It took a few days for people to understand what was actually happening. But in a sudden jolt of recognition — in a Bull Connor, firehoses on the kids moment — millions watched and saw the whole thing differently. The Kevlar-jacketed, gun-pointing, armored-vehicle-riding cops weren’t facing full-blown riots. As one Iraqi vet put it, this wasn’t crowd control; it was intimidation. The protesters were being faced down by an absurdly — in another time, it would be almost comically — overdone show of force.
And the question quickly became: How could this be the proper response in a community torn up by the fact that a white cop – as yet unnamed — had shot and killed an unarmed African-American teen?
The story of race is hardly a new one. But the story in which Rand Paul is way ahead of Barack Obama on race is a different one.
We got the jolt, and Obama called for peace and upbraided the cops. Obama is clearly unhappy with the lack of transparency and with the show of force. But it was Paul who got to the point, writing an op-ed in Time magazine decrying the militarization of police forces in general and noting that race was the obvious factor here. He blamed big government for the military-style response, which may be a stretch. But on race, he got it exactly right: “If I had been told to get out of the street as a teenager, there would have been a distinct possibility that I might have smarted off. But, I wouldn’t have expected to be shot.”
You don’t have to know much about modern policing, or much about crowd control, to know the cops in Ferguson were doing everything wrong in facing the protests. There was some looting and one store was burned, but the protests eventually became, as much as anything else, about not being able to protest. It was obviously a time for outreach, not for overreach.
And it was the overreach that shocked. And the fact that someplace like Ferguson has this kind of firepower at its disposal. The stories have been written for years, dating back to the ’70s and the emergence of SWAT teams, about the militarization of the police. But the change since 9/11, when the Pentagon ratcheted up it program of giving away excess firepower to police forces, has gone basically unnoticed until now.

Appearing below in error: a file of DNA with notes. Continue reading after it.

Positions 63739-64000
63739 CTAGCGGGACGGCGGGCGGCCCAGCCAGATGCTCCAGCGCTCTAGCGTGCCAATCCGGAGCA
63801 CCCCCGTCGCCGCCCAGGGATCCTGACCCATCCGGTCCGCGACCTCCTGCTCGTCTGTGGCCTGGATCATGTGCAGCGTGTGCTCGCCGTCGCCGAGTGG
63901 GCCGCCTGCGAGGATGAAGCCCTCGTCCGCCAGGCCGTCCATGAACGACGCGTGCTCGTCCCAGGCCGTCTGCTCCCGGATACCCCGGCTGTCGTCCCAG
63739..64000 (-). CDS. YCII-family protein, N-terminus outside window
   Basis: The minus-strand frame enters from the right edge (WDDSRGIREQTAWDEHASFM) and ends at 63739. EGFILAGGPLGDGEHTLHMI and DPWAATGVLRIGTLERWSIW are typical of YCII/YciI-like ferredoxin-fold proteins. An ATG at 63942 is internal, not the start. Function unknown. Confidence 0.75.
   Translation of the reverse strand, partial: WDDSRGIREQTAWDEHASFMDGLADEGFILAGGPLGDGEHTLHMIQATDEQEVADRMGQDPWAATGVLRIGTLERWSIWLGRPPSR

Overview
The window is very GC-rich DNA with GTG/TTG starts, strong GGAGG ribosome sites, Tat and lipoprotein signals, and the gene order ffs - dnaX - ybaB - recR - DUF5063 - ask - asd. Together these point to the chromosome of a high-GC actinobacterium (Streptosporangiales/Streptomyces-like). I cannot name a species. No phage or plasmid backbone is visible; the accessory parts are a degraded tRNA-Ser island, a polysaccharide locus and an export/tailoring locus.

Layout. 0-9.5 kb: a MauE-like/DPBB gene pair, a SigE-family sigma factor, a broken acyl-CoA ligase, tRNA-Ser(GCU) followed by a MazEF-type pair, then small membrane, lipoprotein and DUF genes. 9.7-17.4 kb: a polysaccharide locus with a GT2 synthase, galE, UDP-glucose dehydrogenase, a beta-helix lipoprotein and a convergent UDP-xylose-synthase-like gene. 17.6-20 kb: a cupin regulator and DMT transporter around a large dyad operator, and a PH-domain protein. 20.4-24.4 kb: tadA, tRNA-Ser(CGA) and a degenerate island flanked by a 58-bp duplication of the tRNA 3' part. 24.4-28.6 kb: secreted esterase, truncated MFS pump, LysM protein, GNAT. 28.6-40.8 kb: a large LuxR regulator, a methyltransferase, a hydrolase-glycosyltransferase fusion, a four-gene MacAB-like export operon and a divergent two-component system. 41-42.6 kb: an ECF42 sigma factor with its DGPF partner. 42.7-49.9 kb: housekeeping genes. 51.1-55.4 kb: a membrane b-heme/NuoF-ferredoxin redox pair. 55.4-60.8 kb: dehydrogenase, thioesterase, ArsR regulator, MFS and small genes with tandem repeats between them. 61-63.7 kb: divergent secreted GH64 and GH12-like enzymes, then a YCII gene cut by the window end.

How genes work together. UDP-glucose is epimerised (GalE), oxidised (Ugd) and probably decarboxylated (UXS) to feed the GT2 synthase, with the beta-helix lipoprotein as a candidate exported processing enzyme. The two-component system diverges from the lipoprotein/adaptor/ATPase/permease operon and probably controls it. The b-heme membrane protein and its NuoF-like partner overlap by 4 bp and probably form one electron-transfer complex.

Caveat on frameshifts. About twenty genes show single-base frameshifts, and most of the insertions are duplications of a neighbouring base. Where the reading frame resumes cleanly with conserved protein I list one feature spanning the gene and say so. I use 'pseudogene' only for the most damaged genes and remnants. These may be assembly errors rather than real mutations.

But now that people are noticing, they can’t help but see that the numbers are shocking. According to an ACLU report, 63 police departments have taken on 500 mine-resistant, ambush-protected vehicles in 2011 and 2012. That’s just for starters. Since 1997, the Pentagon has transferred something like $4 billion worth of equipment to the cops.
That’s how the streets of Ferguson came to look like the streets of Gaza. As someone put it, these guys give out traffic tickets by day and dress up in Kevlar by night. And that’s how a lot of suddenly outraged Americans came to understand that if this happens in suburban Ferguson, it can happen anywhere.
[Photo of Capt. Ron Johnson in Ferguson by Michael Calhoun via Twitter.]
Good and Cheap is a free/donation-based ebook filled with recipes geared toward helping you eat on $4 a day — which is the average amount SNAP (food stamp) recipients have to spend.
It’s a good thing, in Opposite Land, that we are not the kind of people who plan every element of a big event like a move up to a month out, with each detail, from sending the kid to his grandparents for a couple nights so he doesn’t have to watch
all shh, most of his toys get boxed up, or ordering furniture to be delivered that morning, furniture we have exactly no space for in our current overfilled apartment. I realize that I sound like we’re at Stress Level: Hip Flask this week, but it’s not so bad, mostly because I’ve chosen instead to focus my energies this month on blueberry crumb cake studies.
Wet Dream !
Beware of Bear Attacks!
Man of Steel!